The Amazon River used to run in the opposite direction from how it does today, towards the Pacific Ocean, between 65 and 145 million years ago. When the Amazon River’s flow shifted from west to east, forming the huge Amazon River that exists today with water flowing towards the Atlantic Ocean, a really amazing enigma resulted. There used to be a hill where the mouth of the Amazon River is now, allowing for this westerly flow. The westward ascent of the Andes Mountains caused the Amazon River to change its course.
Additionally, it is thought by experts that the breakup of South America and Africa caused the river to flow in the opposite direction as the entire landmass altered over time. The progressive modifications in the flow of hot, viscous rock deep beneath the South American continent also contributed to the about-face.
4. The Second Longest River On Earth
The Amazon River is the second-longest river in the world at around 4,000 miles. This makes the river the longest in South America. The 4,132-mile-long Nile River is longer than the amazing length of the Amazon. The Yangtze River, which is only around 85 miles shorter than the Amazon, is the next-longest river after the Amazon.
Major river systems that branch off of this river can be found in Colombia, Ecuador, and Peru. However, the Andes are thought to be the Amazon River’s most remote source, according to Brazilian scientists. This source is reportedly a glacial stream that travels around 700 kilometers from the Nevado Mismi summit in the Peruvian Andes.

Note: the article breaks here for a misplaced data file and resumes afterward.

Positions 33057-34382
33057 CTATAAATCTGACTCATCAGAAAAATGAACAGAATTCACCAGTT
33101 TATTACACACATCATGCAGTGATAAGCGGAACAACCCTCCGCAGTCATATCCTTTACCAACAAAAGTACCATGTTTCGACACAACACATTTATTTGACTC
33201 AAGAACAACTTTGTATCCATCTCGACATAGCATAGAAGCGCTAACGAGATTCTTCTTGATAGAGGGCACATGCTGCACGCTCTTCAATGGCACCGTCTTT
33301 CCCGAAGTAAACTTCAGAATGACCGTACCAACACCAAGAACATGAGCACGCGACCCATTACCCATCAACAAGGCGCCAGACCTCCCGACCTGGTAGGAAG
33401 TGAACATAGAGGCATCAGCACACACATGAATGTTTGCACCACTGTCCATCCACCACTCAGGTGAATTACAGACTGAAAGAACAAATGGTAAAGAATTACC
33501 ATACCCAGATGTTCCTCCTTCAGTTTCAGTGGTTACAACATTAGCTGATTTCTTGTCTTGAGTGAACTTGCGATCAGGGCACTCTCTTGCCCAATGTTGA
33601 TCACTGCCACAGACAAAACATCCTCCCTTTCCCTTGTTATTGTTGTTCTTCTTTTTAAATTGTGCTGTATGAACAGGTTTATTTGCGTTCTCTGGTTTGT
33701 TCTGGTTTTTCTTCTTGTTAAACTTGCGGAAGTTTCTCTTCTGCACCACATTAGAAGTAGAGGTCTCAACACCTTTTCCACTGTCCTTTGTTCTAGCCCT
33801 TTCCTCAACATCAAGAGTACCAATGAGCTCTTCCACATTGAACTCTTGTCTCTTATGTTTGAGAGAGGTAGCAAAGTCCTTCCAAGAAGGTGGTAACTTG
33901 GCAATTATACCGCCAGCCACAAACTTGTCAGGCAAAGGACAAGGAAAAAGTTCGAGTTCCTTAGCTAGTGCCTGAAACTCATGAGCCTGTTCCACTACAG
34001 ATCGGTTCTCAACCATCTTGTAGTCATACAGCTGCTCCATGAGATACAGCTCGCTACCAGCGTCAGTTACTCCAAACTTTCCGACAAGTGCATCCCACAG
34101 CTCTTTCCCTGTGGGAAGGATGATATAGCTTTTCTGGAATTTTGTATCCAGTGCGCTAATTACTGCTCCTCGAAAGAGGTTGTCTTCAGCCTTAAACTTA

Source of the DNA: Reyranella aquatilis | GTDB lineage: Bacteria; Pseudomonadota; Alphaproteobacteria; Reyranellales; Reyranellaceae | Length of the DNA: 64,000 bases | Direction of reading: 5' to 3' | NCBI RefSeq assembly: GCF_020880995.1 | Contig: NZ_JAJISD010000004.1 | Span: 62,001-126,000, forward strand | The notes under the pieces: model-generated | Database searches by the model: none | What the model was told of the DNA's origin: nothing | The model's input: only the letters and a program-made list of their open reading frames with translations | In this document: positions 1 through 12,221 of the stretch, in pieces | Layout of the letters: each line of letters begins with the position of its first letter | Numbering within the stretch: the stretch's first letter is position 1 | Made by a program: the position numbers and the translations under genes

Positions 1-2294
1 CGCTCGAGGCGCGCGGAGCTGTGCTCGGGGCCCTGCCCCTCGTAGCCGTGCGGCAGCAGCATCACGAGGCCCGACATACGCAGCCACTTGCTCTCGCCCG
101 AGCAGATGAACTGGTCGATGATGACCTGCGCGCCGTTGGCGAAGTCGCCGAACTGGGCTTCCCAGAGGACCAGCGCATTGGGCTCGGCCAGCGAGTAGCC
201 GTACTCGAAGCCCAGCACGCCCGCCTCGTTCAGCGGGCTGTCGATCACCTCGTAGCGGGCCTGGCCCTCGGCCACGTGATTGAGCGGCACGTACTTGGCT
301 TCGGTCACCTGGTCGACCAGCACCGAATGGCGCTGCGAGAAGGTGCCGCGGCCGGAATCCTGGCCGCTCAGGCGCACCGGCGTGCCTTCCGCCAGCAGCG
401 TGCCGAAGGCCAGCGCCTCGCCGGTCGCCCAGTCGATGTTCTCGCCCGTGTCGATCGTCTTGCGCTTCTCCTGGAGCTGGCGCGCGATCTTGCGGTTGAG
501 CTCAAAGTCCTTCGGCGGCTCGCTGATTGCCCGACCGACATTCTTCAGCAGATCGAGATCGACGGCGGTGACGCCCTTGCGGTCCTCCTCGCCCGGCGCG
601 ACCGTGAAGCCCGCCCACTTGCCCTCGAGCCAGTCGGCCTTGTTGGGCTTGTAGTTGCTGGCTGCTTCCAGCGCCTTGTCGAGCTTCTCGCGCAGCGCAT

5. The Only Shark Lives In Amazon River
The bull shark is the only species of shark that may be found in the Amazon River. Although freshwater is typically thought of as being safer than the ocean, this isn’t always the case! The Amazon River is the world’s largest river by volume, and it is also the home of a shark that is extremely hazardous.
Bull sharks frequently get captured in the Amazon after migrating inland from the ocean. These sharks have been caught in rivers, estuaries, lakes, and other water bodies. They are known to reside in salt, fresh, and brackish waters.
6. Home To The Amazon River Dolphin
One of only four “genuine” river dolphin species is the Amazon River Dolphin, also referred to as the pink river dolphin or boto. River dolphins only inhabit freshwater environments, in contrast to their ocean-dwelling siblings. The Amazon River Dolphin is thought to have evolved some 18 million years ago, according to a fossilized dolphin that was found in Peru’s Pisco Basin.
The Amazon River dolphin is relatively common in the waters of the Amazon and Orinoco rivers, but due to recent population losses brought on by a variety of human activities, it is today regarded as an endangered species. The pollution and damming of the Amazon River have an especially negative impact on dolphin populations. Additionally, fishermen kill dolphins to use as bait.
7. It Has Over 100 Dams That Impact On River Environment
A 2018 study found that there are 142 dams in the Andean headwaters of the Amazon River, and another 160 are planned. However, the flow to the Amazon delta may be completely eliminated by the construction of hundreds of new dams. Studies of tropical rivers that have been dammed all over the world demonstrate that dams and reservoirs can have unanticipated effects, such as a considerable rise in greenhouse gas production.